3. He may have come quick in a prior experience so he might have been nervous because he wanted to impress her.
There are all different reasons as to why someone may not be able to get an erection and the more we are educated on this, the better!
Dating challenges as a bisexual woman
Celeste shares with Charna the complexities of navigating online dating, especially with the added layer of being bisexual. She struggles to decide whether to mention her sexuality because she does not want to deal with the misconceptions and challenges like men asking for threesomes and couples that are looking for another partner. Charna shares with her that if you are transparent about what you want, you can sift through the creepy people and you are more likely to get what you want.
Charna also reminds us that being soft, open, and full of gratitude as you feel in love, is also possible by yourself. This is a state of being that is obtainable and it allows you to go into dating with a less pressured attitude.
Can chemistry grow over time?
Charna explains that while she thinks chemistry can grow over time, she also thinks that we cannot force something that is not there. She has met people with whom she felt the chemistry was insane and then they kissed and she felt nothing. She also had a partner where she felt amazing chemistry with sex but aside from this, there was no other chemistry like humor, lightness, or the rapport she has with her favorite people.
There are a lot of different experiences you can have but when you have a heart connection with someone, this is a certain type of chemistry. Charna shares that when you have intense sexual chemistry with someone, this is often related to some type of karma or timeline that gets ignited when you have sex. This intensity is more likely to fizzle out. She believes that you need enough chemistry to stay interested, but this can grow over time.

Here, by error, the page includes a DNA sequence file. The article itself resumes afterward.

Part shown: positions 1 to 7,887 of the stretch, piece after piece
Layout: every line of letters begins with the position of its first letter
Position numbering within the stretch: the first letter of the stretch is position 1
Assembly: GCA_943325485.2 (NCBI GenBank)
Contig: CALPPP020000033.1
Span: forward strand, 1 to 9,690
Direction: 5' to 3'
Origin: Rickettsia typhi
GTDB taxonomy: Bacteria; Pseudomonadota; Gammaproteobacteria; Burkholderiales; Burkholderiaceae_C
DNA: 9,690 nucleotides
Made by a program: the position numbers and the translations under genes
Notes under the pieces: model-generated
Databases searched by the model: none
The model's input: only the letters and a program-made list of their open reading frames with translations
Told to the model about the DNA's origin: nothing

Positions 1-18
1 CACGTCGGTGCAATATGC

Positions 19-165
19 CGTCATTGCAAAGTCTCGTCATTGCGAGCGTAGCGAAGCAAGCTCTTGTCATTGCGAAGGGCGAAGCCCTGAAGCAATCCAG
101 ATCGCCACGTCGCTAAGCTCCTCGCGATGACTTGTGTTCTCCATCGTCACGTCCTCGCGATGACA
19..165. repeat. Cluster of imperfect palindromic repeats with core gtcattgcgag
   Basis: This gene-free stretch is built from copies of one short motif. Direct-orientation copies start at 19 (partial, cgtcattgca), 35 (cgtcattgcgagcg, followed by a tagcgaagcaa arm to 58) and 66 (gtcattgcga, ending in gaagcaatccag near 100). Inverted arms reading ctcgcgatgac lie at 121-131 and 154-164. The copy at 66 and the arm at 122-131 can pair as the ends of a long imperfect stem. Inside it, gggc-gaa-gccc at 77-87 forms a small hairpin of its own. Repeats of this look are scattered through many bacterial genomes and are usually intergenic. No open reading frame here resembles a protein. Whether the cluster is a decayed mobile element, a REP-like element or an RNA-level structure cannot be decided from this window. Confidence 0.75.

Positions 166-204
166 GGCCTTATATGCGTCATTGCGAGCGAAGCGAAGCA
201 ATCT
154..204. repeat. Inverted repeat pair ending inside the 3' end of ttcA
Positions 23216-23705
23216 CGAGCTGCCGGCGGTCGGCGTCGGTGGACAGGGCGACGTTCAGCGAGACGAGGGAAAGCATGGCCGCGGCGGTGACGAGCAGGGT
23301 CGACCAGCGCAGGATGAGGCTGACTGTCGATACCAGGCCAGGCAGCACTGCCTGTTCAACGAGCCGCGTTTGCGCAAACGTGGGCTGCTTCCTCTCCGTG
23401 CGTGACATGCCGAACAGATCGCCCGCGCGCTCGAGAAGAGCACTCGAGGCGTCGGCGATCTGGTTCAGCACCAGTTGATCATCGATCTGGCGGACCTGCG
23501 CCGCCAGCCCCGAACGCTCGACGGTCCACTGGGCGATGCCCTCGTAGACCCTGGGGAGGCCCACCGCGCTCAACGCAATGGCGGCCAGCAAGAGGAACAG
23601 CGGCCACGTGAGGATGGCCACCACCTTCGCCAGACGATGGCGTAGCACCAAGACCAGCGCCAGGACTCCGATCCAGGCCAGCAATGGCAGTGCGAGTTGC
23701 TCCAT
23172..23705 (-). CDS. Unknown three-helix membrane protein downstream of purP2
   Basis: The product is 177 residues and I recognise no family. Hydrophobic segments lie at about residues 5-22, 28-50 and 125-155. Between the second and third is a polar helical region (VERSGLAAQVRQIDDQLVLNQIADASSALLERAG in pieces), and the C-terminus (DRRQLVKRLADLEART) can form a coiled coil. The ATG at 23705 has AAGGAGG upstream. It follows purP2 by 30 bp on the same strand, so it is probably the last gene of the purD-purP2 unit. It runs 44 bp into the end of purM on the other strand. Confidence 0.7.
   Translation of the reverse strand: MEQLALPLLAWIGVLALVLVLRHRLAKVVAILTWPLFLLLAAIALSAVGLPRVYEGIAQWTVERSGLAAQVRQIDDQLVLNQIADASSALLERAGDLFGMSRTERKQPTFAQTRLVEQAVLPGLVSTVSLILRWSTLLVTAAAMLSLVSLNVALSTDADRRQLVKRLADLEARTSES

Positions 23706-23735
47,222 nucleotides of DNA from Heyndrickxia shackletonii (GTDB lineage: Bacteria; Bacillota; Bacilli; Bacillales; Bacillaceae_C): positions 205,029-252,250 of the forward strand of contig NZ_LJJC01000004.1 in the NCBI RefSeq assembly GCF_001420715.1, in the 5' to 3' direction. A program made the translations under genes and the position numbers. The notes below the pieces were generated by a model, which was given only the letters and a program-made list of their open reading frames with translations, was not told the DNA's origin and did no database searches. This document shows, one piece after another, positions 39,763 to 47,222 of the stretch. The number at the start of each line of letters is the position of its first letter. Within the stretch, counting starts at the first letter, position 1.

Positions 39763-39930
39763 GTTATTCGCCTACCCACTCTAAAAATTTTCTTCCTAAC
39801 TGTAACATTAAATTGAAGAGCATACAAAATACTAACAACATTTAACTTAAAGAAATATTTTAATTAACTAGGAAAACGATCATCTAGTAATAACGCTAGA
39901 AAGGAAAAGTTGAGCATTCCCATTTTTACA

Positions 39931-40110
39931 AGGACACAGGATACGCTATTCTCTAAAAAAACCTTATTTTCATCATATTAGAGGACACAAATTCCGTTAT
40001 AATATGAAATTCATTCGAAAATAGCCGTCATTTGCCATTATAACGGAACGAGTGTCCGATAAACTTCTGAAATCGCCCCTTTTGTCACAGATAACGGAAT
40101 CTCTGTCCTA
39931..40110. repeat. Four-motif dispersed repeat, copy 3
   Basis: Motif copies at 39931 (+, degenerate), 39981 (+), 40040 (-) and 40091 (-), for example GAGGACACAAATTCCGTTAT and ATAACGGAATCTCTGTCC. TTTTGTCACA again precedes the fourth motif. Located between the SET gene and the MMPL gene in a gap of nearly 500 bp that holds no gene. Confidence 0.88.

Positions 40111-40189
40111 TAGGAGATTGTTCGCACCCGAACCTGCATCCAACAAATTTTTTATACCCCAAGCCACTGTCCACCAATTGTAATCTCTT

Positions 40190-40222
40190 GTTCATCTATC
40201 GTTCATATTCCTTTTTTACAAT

She also shares that we should start to notice if we are feeling an anxious turn-on or if we feel calm around them. Calm and ease are underrated and she believes it is really important to feel that. But we also have to be mindful of feeling comfortable because we are attracted to family patterns. There is depth and layers to this!
The importance of allowing women to drop into their femininity
Charna shares that having a date that feels full of laughter, playfulness, and generosity, while having the mood soft and supportive is key. She loves not having to make all of the decisions but also does not want to be controlled. It is important that a woman can surrender and be led. Women want to be able to drop into their femininity because many are leading a masculine life throughout their day and being able to drop into this space of having a good time is important.